Nazi Ideology versus the German High Command

By Schneider, James J. | Army, August 2006 | Go to article overview

Nazi Ideology versus the German High Command


Schneider, James J., Army


Nazi Ideology Versus The German High Command Inside Hitler's High Command. Geoffrey P. Megargee. Foreword by Williamson Murray. University of Kansas Press. 327 pages; photographs; index; $17.95.

Geoffrey Megargee is an applied research scholar at the Center for Holocaust Studies, U.S. Holocaust Memorial Museum in Washington, D.C. His new book is a thorough examination of the German high command, with a special focus on the German General Staff system, from January 1933 to May 1945, which coincides with Adolph Hitler's accession to power and his ultimate demise. It is the relationship between Hitler and the German high command that makes this book a unique contribution to the historiography of the period.

Megargee provides a systems perspective as he seeks to answer the following essential questions: What was the balance of power within the German high command? How was it established and maintained? What struggles affected this balance and the ability of the high command to function? What was the German core warmaking doctrine? How did these ideas influence the structure and function of the command system? What was the daily routine of the high command as the controlling "brain" of the Wehrmacht? How did the German decision-making process actually work in practice? How did the logistics, personnel management and military intelligence systems fit into the decision-making process? What forces drove structural changes in the high command and how did they arise? What were their effects? How did the power of personality, especially Hitler's, affect the high command and its organizational and functional development? Finally, how did the National Socialist ideology affect the rationality of the high command and General Staff?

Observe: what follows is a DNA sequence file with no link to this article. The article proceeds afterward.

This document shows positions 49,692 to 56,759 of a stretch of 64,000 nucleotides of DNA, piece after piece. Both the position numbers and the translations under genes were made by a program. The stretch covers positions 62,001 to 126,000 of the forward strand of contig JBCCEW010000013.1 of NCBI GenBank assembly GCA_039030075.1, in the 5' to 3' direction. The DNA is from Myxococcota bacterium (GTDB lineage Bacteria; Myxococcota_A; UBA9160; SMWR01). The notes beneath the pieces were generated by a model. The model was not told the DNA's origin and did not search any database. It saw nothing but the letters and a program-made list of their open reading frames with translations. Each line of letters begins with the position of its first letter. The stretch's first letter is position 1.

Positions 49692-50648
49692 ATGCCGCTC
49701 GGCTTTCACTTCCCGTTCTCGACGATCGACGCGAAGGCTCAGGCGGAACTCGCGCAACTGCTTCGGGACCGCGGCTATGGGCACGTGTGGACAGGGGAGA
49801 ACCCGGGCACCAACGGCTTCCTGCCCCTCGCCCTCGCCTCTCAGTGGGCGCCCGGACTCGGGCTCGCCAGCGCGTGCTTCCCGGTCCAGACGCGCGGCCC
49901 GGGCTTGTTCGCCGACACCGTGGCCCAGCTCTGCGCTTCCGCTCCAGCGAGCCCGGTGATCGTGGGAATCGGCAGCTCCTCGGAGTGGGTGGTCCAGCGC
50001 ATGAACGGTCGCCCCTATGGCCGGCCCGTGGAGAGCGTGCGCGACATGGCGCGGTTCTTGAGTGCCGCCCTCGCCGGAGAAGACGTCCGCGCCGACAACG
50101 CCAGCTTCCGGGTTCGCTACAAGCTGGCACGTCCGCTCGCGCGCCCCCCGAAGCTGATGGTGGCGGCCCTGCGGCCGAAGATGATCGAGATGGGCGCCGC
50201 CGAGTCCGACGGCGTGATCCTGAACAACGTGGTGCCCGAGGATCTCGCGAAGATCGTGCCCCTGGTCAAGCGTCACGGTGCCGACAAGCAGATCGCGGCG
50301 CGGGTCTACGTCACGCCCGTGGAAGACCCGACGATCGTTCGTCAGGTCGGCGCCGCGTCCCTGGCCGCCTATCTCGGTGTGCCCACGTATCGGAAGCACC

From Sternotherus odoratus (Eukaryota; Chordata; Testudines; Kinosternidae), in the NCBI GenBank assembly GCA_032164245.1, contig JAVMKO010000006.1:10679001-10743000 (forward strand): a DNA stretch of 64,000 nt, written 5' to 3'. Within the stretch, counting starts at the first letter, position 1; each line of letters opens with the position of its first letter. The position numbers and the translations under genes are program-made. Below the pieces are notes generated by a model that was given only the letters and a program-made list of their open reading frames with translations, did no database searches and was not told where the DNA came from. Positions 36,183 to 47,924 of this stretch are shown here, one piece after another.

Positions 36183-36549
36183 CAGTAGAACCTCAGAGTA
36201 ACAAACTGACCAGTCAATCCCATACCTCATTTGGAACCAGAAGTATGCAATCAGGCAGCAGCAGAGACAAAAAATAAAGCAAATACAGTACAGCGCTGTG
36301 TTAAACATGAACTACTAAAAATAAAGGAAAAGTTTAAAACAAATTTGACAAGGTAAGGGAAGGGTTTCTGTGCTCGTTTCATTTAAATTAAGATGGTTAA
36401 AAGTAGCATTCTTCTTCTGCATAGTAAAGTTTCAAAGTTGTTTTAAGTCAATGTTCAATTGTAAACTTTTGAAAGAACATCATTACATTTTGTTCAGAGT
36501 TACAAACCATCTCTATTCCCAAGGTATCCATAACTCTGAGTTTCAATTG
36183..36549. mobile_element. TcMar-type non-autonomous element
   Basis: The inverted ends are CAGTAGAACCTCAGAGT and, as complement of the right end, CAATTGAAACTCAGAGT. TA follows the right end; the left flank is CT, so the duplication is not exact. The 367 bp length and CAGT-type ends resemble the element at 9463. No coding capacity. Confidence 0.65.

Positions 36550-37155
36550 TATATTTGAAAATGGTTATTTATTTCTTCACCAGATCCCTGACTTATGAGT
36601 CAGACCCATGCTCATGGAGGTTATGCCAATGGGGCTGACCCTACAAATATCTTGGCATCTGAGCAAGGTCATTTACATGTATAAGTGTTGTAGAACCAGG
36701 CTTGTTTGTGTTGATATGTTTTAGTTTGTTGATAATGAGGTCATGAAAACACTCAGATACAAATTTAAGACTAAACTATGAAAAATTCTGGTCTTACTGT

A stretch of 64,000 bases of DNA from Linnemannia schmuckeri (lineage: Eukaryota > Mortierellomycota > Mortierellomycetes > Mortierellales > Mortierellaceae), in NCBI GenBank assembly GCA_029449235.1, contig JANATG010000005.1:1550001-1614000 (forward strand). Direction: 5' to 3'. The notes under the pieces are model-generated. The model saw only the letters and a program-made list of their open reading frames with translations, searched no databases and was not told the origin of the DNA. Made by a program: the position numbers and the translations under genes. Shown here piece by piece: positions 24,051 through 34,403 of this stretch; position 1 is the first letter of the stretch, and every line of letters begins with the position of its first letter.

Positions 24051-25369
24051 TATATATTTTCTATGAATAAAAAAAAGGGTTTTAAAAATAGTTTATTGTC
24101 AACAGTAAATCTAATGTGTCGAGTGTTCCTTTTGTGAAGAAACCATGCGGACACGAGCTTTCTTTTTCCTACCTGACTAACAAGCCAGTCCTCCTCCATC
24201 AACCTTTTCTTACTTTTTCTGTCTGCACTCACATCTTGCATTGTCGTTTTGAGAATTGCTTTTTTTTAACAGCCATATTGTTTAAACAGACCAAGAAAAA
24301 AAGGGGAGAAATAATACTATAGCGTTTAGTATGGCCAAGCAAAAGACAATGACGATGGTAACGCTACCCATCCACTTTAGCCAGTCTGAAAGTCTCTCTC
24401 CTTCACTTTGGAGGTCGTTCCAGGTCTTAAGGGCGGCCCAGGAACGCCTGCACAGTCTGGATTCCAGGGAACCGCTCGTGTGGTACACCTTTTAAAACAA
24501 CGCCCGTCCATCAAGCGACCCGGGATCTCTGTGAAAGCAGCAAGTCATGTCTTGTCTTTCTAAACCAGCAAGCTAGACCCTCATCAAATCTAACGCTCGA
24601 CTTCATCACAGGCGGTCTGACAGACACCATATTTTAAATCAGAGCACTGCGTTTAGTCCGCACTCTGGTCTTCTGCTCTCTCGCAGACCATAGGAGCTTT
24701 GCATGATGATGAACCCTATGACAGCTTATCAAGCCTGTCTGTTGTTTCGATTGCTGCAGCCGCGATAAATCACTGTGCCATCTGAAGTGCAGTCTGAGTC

Aided by superior German resources, the author successfully addresses these and other questions as well. Most significant, however, is Megargee's handling of the issue of Nazi ideology and its effect on military decision making and problem solving.

It was Voltaire who observed that, if we believe in absurdities, we shall commit atrocities. Nazi ideology so thoroughly and absolutely corrupted the reasoning of the German high command that its rational functioning ceased to exist; by the end of the war the absurd was perceived as reality. Critical thinking and reasoning, the core element in military decision making, had traditionally depended on intellectual courage, integrity, rigor, objectivity and other aspects of rational thinking. Megargee is able to demonstrate that Hitler, as supreme warlord, possessed a political and strategic outlook that was fundamentally irrational and manifest with an unwillingness to change his beliefs in light of new facts and evidence. The erosion of the rationality of the high command emerged as a direct consequence of the military implementation of Hitler's strategy of extinction. …

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